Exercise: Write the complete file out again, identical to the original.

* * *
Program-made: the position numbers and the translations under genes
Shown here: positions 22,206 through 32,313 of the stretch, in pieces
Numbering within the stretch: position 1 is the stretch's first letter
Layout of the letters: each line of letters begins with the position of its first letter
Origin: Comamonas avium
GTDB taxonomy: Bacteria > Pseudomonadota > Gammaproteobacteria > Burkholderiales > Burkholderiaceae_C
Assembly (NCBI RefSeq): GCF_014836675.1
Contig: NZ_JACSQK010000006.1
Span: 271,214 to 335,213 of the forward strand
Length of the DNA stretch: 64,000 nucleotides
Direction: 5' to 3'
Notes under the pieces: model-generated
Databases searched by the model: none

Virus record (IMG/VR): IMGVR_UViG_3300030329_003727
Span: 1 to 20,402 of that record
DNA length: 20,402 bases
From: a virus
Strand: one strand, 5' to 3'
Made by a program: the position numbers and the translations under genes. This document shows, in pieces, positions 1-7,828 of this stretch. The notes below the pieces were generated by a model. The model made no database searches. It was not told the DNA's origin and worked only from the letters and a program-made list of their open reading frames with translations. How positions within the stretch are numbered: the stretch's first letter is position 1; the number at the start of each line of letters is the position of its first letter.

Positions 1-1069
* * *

Program-made: the position numbers and the translations under genes
Shown here: positions 22,206 through 32,313 of the stretch, in pieces
Numbering within the stretch: position 1 is the stretch's first letter
Layout of the letters: each line of letters begins with the position of its first letter
Origin: Comamonas avium
GTDB taxonomy: Bacteria > Pseudomonadota > Gammaproteobacteria > Burkholderiales > Burkholderiaceae_C
Assembly (NCBI RefSeq): GCF_014836675.1
Contig: NZ_JACSQK010000006.1
Span: 271,214 to 335,213 of the forward strand
Length of the DNA stretch: 64,000 nucleotides
Direction: 5' to 3'
Notes under the pieces: model-generated
Databases searched by the model: none

Virus record (IMG/VR): IMGVR_UViG_3300030329_003727
Span: 1 to 20,402 of that record
DNA length: 20,402 bases
From: a virus
Strand: one strand, 5' to 3'
Made by a program: the position numbers and the translations under genes. This document shows, in pieces, positions 1-7,828 of this stretch. The notes below the pieces were generated by a model. The model made no database searches. It was not told the DNA's origin and worked only from the letters and a program-made list of their open reading frames with translations. How positions within the stretch are numbered: the stretch's first letter is position 1; the number at the start of each line of letters is the position of its first letter.

Positions 1-1069